|Brainstorming around the table|
People who live in the St James Town apartment towers in Toronto’s inner city don’t have air conditioning. But if the power goes out, they’ll suffer more than most. Many residents are seniors or use mobility aids to get around. As the most diverse neighbourhood in North America, language can be a barrier, social connections may be weak, and most residents don’t have incomes that allow them to store extra supplies of food, water and cash.
Thanks to sponsorship from the Insurance Bureau of Canada (IBC), neighbourhood community groups were able to deliver two July 2017 workshops that started a conversation around building local resiliency and preparing for emergencies. Josephine Grey is the director of Low Income Families Together (LIFT). She’s lived in St James Town for 30 years and knows the challenges first hand. Climate change brings increasingly frequent and extreme weather events such as floods, severe heat, and unanticipated winter conditions. Remember Toronto’s 2013 ice storm? In a community with a population of more than 17,000, Josephine knows that the time to plan is now.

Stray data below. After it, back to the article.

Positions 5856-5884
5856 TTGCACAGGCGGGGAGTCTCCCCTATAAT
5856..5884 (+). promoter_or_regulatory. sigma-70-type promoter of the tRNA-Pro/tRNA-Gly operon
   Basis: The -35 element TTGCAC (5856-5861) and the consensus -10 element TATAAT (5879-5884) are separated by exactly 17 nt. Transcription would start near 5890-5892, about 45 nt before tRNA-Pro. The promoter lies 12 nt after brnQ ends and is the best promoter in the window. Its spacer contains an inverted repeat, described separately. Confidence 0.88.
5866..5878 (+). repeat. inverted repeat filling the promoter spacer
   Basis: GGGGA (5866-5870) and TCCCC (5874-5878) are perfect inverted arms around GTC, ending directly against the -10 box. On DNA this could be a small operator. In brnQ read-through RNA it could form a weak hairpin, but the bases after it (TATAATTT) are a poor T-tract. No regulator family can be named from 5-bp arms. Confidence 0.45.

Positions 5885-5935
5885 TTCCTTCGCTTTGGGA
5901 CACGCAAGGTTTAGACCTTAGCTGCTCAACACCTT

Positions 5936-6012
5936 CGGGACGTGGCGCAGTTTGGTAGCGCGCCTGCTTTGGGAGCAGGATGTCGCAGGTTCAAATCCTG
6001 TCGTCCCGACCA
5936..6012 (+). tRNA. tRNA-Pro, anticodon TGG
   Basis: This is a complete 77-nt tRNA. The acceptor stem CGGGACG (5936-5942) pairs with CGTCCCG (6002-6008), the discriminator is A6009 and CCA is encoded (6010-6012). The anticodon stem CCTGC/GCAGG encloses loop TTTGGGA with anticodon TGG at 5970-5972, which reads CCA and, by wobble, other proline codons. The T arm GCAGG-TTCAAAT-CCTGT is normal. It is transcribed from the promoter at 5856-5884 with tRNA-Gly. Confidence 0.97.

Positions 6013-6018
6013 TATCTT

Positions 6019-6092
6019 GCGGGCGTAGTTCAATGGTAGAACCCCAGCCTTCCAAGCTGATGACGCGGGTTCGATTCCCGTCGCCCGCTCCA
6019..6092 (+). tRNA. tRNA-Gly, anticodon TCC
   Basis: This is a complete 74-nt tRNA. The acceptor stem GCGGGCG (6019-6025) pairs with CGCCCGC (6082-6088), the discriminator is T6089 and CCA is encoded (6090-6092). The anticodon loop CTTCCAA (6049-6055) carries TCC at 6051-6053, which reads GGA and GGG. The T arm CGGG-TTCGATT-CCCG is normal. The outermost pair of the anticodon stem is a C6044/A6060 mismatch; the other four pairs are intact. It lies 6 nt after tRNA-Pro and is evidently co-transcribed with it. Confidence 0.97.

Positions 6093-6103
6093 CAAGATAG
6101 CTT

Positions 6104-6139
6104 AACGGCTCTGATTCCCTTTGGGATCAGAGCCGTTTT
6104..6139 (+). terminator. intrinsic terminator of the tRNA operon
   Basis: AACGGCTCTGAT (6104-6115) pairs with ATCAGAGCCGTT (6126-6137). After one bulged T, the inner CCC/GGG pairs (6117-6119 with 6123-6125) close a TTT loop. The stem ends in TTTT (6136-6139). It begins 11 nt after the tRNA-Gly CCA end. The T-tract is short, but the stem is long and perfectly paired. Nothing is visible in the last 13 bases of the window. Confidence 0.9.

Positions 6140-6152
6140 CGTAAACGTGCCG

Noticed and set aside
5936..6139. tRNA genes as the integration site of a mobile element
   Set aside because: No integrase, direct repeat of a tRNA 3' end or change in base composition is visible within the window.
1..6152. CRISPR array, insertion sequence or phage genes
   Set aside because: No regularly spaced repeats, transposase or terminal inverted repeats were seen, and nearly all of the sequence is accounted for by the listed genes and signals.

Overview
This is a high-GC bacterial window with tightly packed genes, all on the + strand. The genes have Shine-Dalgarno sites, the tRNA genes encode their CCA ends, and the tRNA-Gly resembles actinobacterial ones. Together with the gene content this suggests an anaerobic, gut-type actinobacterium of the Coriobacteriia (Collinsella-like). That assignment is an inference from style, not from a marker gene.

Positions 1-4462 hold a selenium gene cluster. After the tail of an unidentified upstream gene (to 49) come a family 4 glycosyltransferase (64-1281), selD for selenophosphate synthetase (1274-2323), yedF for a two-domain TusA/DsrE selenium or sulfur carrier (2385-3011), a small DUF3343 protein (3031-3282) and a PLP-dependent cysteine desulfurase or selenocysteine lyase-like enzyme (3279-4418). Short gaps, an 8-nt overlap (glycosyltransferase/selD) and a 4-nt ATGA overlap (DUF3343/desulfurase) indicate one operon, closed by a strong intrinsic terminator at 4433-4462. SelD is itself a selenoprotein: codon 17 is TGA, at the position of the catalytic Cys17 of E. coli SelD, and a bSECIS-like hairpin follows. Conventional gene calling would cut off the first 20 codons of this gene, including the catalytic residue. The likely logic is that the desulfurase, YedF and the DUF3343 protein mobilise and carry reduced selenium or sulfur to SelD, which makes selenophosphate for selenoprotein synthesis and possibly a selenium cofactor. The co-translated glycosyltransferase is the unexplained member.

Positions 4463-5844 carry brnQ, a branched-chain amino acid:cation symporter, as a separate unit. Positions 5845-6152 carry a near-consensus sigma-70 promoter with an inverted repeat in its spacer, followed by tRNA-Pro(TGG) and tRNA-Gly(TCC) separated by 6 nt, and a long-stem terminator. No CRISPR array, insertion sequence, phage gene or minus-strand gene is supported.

LIFT partnered with the youth-led Conscious Minds Co-operative (CMC), a non-profit that cultivates resilient communities, and the St James Town Co-operative. They asked Community Resilience to Extreme Weather (CREW) to support them in developing a community resilience and emergency preparedness plan.
The workshops, the first in a series of events, were an opportunity for a rich exploration of issues and concerns raised by residents. After much discussion, a consensus for action finally landed on water and food. Excitement grew as a scheme to dehydrate food took shape: made by local cooks and marketed not only to neighbours but also across the city.
This could be a first: using food to promote emergency preparedness. Imagine buying delicious and attractively packaged food for your emergency kit at your local farmer’s market. Most Canadians ignore government messaging which warns that they must be prepared to look after themselves and their neighbours for at least the first 72 hours of emergency. But no one’s ever made it into a tasty proposition. CREW will support St James Town residents as they establish their emergency plan around food security — and dehydrated food is just the beginning
This winter, CREW will manage a pilot project led by Faith & the Common Good to establish resilience hubs in Brampton, Hamilton, and Toronto. We can’t wait to see what issues those pilot communities will choose to motivate and drive their own resilience preparedness plans!
Check out the CREW Fact Sheet 2017 concerning Extreme Weather Facts Toronto.
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